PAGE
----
Power 2 Essay

This essay has a total of 1271 words and 5 pages.

Power 2

When a person has enough power in a society, it gives them a lot of control over certain
things. When they have this control, they can have ownership over a person or a thing. By
naming someone, or something, a person gains an unspoken ownership over him or her, they
are now in control of him or her and it has created a new identity for them and erased
their old identity. Power, naming and un-naming, control and ownership and identity are
very important elements in 'Mary'; and 'No Name Woman';. Both essays deal with power,
identity, control and ownership, while 'Mary'; focuses more on naming and 'No Name Woman';
focuses on un-naming.

One's power and position in a society can give them the 'right'; or ability to name or
un-name a person. Someone can gain this right by his or her status socially, financially,
and even racially. If it's their own child, of course, they have every right in the world
to name him or her. But in some cultures, as is evident in 'No Name Woman';, they have the
right to take away someone's name if they have disgraced their family and/or community. A
name is very significant because it gives a person a sense of who they are, an identity.
In 'No Name Woman';, Kingston's aunt had no identity except for the story her mother told
her and in 'Mary'; Marguerite's new boss, Mrs. Cullinan changed her name to Mary which
then, in a way, removed Marguerite's original identity and gave her a new one, one she
didn't want.

By changing Marguerite's name, Mrs. Cullinan proves how much power she has over a little
black servant like Marguerite. A rich white member of the society, in which Marguerite
grew up, has more power and control over things than someone of a poor background or a
black background. Mrs. Cullinan wasn't the first to incite the drastic change of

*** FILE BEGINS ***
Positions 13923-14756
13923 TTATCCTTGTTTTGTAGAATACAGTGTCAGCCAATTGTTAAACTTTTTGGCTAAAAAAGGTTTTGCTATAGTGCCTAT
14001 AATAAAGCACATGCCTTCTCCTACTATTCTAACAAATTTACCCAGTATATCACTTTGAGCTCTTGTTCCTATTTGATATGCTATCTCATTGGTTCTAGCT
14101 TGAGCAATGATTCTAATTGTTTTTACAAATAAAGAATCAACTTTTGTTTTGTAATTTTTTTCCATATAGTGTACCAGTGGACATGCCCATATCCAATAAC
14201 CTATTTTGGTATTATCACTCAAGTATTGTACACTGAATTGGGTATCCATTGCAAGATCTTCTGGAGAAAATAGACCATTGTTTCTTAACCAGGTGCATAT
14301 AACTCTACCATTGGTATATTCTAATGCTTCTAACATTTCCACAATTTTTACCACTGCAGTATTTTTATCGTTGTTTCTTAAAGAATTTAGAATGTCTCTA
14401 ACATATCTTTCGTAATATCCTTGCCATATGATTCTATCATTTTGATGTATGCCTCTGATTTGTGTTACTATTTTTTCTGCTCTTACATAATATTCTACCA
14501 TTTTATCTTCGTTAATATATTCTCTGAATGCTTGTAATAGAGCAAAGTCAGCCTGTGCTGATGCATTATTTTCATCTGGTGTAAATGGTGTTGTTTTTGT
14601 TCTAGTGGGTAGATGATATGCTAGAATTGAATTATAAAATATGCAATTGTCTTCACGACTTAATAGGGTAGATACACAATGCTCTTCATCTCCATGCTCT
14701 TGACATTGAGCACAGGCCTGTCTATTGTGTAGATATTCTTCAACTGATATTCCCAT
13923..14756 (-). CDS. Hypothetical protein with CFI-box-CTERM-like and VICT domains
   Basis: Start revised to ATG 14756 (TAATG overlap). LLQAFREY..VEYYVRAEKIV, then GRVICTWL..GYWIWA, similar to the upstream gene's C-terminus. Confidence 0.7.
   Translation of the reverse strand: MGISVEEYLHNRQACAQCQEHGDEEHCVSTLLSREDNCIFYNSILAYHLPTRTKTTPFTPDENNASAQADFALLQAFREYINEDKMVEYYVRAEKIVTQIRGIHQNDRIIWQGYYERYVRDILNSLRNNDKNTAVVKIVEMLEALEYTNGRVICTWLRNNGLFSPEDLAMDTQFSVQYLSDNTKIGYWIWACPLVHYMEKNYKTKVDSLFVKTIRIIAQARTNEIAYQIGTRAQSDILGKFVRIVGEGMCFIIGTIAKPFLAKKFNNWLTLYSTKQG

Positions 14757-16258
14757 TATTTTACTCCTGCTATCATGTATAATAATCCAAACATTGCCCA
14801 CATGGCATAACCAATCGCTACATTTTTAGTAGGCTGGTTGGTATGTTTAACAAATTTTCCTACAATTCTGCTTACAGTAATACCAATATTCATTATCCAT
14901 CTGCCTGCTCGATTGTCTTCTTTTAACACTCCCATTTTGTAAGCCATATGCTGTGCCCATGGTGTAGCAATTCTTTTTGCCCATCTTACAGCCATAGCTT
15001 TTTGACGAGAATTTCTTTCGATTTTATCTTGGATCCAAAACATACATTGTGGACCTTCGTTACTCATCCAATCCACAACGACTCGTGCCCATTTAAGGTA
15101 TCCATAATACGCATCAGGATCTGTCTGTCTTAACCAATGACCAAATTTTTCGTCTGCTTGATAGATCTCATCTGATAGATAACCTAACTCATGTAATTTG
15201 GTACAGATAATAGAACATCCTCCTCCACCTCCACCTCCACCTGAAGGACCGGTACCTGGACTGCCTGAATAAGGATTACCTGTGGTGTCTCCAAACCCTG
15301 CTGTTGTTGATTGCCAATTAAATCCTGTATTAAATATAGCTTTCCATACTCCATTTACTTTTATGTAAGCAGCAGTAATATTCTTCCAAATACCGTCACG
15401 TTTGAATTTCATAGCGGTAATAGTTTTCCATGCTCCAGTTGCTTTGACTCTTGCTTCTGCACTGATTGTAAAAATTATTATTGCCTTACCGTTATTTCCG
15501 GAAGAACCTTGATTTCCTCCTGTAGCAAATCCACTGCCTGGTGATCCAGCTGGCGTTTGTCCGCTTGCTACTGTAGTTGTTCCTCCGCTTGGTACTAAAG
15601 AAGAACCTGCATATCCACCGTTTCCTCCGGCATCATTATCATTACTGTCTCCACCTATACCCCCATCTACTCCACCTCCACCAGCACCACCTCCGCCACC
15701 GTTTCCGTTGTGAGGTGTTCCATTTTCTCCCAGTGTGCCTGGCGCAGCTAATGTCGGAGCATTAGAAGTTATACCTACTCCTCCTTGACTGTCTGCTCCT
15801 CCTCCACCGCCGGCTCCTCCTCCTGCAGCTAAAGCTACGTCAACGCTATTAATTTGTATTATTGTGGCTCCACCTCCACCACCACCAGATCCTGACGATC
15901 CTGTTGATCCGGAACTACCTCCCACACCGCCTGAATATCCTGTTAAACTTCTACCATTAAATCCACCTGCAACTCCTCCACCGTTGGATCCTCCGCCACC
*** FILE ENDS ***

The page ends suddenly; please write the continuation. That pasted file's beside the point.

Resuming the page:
Marguerite's name, although she started it off by calling her Margaret, it was in fact,
one of her friends who suggested that 'the name's too long. I'd never bother myself. I'd
call her Mary if I was you.';(5) As if showing off to her friends, and proving that she
really does have control and power over black people, she starts calling her Mary, much to
Marguerite's disgust. Marguerite soon learned that Mrs. Cullinan had changed Miss Glory's
name twenty years ago. 'My name used to be Hallelujah. That's what Ma named me, but my
mistress give me 'Glory,' and it stuck. I likes it better too.';(7) After learning this,
Marguerite was torn between laughing at Miss. Glory's original name and crying because she
knew it wasn't the first time Mrs. Cullinan changed a name for convenience or to prove her
power. She went to great lengths to get fired from working at Mrs. Cullinan's and to get
away of the 'hellish horror of being 'called out of her name'';(6). She came in late, left
early, and didn't clean the dishes properly, among other things, much to no avail. That
is, until one day when her brother suggested to her a way to really get Mrs. Cullinan for
calling her Mary. Marguerite took away the most precious thing to Mrs. Cullinan, 'a
casserole shaped like a fish'; and the green glass coffee cups.'; (7) Mrs. Cullinan's
mother gave them to her, and Marguerite's mother gave her her name, both were precious
items that meant a lot to each of them, and by taking them away from one another, it
proved that they both had a lot of power. After Marguerite smashed the dishes, Mrs.
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